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Making Sense of STAAR Data Part 4

Are we able to go from being non-runners to running a marathon – with just three weeks of preparation?  Of course not.  We have to build up to it, otherwise we’re setting ourselves up for (rather brutal and painful) failure.

How does this relate to making sense of the STAAR data in Reading & Writing?

As with any proper pre-race preparations, we also have to build up our students’ reading stamina with extended reading times because perseverance in Reading is key indicator towards developing successful students.  By the same token, the key to Writing success is not in the tested grade levels, but also in the ones that come before and in between.

And – when it comes to the content areas of Reading and Writing, they’re an even more difficult challenge.  They just don’t behave like the rest of the content areas… at all!

So let’s stop treating these two content areas like the rest of them. 

Big step in the right direction:  We’re going to use heat maps that are organized in a way that connects data to genres.

STAAR Reading data showed the Reading trend line staying pretty much the same, which means that answers are not in the charts. What the data is saying is that results are reflecting the efficacy in reading, which begins in Kinder, 1st, and 2nd grade reading instructions.  In fact, 2nd grade reading predicts the health of the system, and is a key indicator as to who will graduate! (create graphic for this quote)

OK, so which genres are hard to teach, hard to reach? Here is just one of the patterns:

What this means is:

  1. Teachers need to read to the kids but what they read should be just a bit above their reading level to increase student vocabulary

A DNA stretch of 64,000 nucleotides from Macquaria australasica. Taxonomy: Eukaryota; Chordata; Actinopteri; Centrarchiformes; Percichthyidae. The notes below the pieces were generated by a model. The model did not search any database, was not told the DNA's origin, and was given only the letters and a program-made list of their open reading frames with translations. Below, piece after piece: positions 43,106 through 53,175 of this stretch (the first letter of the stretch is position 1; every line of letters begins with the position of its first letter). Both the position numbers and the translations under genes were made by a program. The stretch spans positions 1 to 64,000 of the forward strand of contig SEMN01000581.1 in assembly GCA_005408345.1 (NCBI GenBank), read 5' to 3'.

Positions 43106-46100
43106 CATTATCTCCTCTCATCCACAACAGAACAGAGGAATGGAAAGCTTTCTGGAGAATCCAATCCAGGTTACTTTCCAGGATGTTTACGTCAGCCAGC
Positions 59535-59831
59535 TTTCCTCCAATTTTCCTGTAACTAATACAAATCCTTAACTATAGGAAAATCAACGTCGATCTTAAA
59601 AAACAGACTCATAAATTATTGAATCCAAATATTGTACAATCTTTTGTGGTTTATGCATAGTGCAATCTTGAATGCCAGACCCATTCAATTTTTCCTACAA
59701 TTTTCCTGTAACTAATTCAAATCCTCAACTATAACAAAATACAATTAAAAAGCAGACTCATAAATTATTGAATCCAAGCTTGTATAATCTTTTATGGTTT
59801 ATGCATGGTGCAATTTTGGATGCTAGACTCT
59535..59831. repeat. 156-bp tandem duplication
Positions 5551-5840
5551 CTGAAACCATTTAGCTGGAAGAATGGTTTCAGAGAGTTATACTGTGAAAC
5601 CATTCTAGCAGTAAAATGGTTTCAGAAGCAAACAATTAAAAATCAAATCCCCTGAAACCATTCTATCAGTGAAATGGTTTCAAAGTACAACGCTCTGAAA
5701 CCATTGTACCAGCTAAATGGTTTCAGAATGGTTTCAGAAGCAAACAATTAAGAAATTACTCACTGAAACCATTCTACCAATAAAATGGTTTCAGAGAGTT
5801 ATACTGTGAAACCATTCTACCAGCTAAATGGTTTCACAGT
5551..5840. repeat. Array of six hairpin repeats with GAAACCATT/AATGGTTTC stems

2. It has to be inferential
  3. Every once in a while teachers need to pair two things together at the same time, For example, poetry and a story communicate the idea of “theme.”

The Reading-Writing Connection Are Like Mirror Image Twins: 4th grade, 7th grade, and English 1 showed us a beautiful connection: Students who scored high on expository writing also scored high on expository reading, and vice versa.

On the second point in the graph above, the data showed that kids wrote good points but they weren’t connected. A good way to do this is to have teachers in other subject areas use the structure of “Read | Think | Write| Be Sure To” so by the end of the year in your campus, every kid goes, “I know, I know: Read, Think, Write, Be Sure To.”

This will prepare your students to race like strong athletes ready for the Olympics of real life.  Unlike my attempt at doing front squat thrusters and pull ups without rest in my first advanced level of CrossFit training.  Needless to say, I can barely lift my fingers to type this article… 🙂

This wraps up the four part series, “Making Sense of STAAR Data”.  This series is adapted from segments within Module 3 of 4 in STAAR 3D: Data, Decision-making, & Development.

This online workshop is designed to provide school leadership teams with a structure for making sense of STAAR data and creating actionable items for improvement. The four modules include:

  • The Big Picture and the Design of STAAR
  • Becoming a Data Language Learner/ Beginning with the End in Mind
  • Making Sense of the Data
  • Planning Professional Development

STAAR 3D is available for $150/user-license or two for $250 at http://staar.responsivelearning.com/.  It is also included FREE inside the All-STAAR Campus Improvement Bundle that’s everything STAAR.  You can learn more about the All-STAAR Bundle by clicking here.

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